Summary: A look at how Microsoft responds to the Ukraine’s desire for autonomy with Free software
MANY months ago we wrote about Microsoft signing a contract of exclusivity (MOU) with the Ukrainian government. Such contracts are specifically designed to block competitors such as GNU/Linux, shutting them out of the government sector altogether. We saw it happening once again in May when Steve Ballmer visited the Ukraine. The timing is interesting because of information we have just received about GNU/Linux in the Ukraine (and Microsoft’s response to it). That too is based on a report from May 2009. This report is one among 2 articles, for which we received interpretation from an informant who is familiar with the situation.
“Both articles are published by well-known and trusted sources,” says our informant. “I wish there were more information about this. The Russian press is less transparent than the Ukrainian, and corruption level is very high in both countries.”
Here is the informant’s explanation of the situation in the Ukrainian government:
I have just discovered some FUD that Microsoft spreads in the Ukraine. Basically, the Ukrainian government wants to switch to open source. Here is an announcement (Google’s automated translation to English). To quote from the translation: “May 12, 2009 – in the State Committee of Informatization of Ukraine held a public discussion of the concept of state program implementation in the public administration software with open source, where officials reported on the decision to switch to open source until 2012 and the establishment of the Ukrainian distribution based OS Linux.”
“The General Director of Microsoft Ukraine follows this up with an interview, where he lies about Open Source licensing schemes.”The General Director of Microsoft Ukraine follows this up with an interview, where he lies about Open Source licensing schemes. He said that if someone contributed code, that someone would eventually want compensation for this. Here is his interview (Google’s automated translation to English). He also claims that there is no single country where open source adoption in the government was successful. The first claim is in the first paragraph. The second — in the fifth. He also tells nice things about how “we need to teach kids the most popular OS/office packages, not something that a local government wanted to stick to.” (this was in the 8th paragraph)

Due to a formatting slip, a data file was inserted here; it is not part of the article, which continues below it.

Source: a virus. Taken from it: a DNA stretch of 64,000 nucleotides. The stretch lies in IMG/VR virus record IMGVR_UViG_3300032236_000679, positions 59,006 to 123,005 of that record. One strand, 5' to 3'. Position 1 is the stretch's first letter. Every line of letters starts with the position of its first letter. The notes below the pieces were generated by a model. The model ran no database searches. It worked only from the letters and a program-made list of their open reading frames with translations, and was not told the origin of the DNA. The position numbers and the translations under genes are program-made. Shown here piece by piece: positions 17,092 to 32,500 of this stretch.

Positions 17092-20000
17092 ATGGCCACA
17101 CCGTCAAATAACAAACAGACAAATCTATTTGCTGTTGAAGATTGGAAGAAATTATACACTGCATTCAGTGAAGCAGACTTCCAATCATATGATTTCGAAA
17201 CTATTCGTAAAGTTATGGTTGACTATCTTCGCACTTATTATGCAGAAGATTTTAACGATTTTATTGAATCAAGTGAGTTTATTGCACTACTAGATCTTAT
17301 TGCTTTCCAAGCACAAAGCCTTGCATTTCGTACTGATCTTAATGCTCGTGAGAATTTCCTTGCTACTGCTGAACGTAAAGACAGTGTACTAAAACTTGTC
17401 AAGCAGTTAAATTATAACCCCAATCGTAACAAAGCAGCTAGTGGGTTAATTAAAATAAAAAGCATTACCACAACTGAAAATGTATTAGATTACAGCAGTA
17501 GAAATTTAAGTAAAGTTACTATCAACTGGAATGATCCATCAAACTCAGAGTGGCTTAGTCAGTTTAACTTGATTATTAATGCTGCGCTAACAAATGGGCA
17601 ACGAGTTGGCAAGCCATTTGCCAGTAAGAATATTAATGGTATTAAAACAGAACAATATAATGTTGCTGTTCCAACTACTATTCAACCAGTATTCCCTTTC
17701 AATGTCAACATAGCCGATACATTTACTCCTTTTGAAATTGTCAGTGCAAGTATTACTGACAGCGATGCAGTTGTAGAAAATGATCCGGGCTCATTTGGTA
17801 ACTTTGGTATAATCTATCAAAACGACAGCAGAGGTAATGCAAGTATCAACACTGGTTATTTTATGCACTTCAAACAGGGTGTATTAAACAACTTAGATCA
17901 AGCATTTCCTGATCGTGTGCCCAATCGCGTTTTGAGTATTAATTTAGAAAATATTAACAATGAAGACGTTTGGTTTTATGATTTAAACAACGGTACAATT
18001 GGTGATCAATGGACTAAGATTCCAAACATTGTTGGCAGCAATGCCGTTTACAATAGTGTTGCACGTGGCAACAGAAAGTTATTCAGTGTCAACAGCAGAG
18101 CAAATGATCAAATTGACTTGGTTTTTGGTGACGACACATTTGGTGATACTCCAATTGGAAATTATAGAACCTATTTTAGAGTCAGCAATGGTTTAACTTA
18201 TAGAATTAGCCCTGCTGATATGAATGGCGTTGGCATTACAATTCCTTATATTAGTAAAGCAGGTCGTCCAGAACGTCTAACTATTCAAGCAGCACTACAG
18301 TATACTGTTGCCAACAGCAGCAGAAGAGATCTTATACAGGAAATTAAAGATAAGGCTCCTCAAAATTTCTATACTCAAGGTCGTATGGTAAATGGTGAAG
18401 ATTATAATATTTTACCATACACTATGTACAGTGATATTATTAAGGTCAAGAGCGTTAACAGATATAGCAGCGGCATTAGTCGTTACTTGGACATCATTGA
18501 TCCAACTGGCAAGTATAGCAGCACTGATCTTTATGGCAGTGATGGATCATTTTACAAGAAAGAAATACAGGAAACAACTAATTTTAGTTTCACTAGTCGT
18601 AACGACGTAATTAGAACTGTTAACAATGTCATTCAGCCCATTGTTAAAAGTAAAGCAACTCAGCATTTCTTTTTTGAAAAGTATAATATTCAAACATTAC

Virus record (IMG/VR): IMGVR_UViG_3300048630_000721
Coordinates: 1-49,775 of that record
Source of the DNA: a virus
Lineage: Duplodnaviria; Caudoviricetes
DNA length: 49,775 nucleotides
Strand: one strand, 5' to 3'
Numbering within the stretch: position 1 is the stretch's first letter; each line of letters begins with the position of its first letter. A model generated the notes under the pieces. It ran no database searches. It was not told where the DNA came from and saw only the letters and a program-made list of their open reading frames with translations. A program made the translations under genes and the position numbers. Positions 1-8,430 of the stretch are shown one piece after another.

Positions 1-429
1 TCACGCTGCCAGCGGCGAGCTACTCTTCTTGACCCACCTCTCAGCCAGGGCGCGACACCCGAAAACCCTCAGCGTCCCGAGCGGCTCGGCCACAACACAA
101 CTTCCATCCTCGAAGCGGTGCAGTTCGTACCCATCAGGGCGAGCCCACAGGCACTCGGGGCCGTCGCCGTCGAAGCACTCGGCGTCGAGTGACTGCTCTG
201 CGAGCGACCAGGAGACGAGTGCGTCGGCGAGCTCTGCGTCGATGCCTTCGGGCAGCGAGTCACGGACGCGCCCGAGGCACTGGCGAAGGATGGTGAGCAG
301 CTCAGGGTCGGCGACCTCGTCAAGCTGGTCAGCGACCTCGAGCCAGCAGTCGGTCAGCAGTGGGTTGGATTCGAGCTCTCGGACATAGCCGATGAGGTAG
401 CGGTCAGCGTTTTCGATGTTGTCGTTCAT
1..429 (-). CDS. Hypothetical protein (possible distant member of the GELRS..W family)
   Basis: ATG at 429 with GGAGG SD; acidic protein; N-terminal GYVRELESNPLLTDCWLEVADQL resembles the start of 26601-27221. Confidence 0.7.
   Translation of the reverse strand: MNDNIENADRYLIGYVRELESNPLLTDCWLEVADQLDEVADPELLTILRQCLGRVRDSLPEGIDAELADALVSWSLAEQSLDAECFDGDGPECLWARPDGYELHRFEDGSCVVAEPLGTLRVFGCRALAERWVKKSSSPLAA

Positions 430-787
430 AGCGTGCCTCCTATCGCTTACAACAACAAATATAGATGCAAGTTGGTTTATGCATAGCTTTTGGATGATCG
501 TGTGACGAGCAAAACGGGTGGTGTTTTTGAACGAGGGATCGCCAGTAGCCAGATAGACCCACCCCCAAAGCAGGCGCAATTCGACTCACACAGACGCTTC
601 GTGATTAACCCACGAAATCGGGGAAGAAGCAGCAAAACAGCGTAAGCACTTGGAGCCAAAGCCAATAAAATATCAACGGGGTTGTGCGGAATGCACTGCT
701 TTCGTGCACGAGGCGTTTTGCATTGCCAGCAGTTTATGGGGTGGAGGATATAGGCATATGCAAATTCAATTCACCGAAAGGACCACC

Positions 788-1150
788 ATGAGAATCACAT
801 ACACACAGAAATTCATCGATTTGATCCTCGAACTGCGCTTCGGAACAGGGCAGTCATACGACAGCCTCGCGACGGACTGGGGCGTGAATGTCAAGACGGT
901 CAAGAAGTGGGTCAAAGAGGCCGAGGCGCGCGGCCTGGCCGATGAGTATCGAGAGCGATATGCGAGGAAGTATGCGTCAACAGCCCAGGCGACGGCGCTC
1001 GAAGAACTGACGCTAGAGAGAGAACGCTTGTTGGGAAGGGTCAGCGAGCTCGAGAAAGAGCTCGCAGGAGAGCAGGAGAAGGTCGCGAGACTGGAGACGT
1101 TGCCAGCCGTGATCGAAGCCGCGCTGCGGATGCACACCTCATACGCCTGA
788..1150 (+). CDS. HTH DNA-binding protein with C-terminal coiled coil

They cite IBM, Microsoft and Adobe as world leaders in software development and the guy from Microsoft, for the record, is called Dmitry Shimkiv.
The Ukrainian government is easy to bribe, so I doubt Microsoft is afraid of bad publicity in the Ukraine. Moreover, until ’00 years, 100% of Ukrainians used counterfeited Microsoft software at home and at work, which made them “addicted” to it. This is why Microsoft is hardly afraid of losing this market. There is information about counterfeiting levels in the Ukraine and this is widely available from the BSA, which lists the Ukraine in the top 20 for 2008 (I believe it was in the top 5 in 2000). There is a grassroots movement to support Linux, though. It even made it into a government programme.
There are a couple points to be added to the above. First, government migrations to Free software and GNU/Linux are very often derailed by Microsoft's EDGI. Microsoft uses this anti-competitive programme to pretend that GNU/Linux fails in governments or that it gets rejected. The Gartner Group analysts, whom Microsoft is paying large sums of money [1, 2, 3], participate with Microsoft in this attack on GNU/Linux in governments. There are success stories nonetheless, e.g. in France, the Netherlands, and Germany.
Secondly, on the face of it, in the report above Microsoft also pretends to be “open source” (making Microsoft indistinguishable from rivals). This is an old, dishonest strategy.
The story from the Russian government may be similar, and it is one that we last covered some days ago following initial observations and consultation with people who are close to the scene. Russia has ongoing antitrust scrutiny against Microsoft, so all these tidbits need to be properly documented. This latest story won’t do Microsoft any good with government affairs. It does not look like professional conduct; it is predatory and inherently anti-competitive. █
“Government attorneys accuse Microsoft of using its monopoly position to bully, bribe and attempt to collude with others in the industry, while illegally expanding and protecting its Windows franchise.”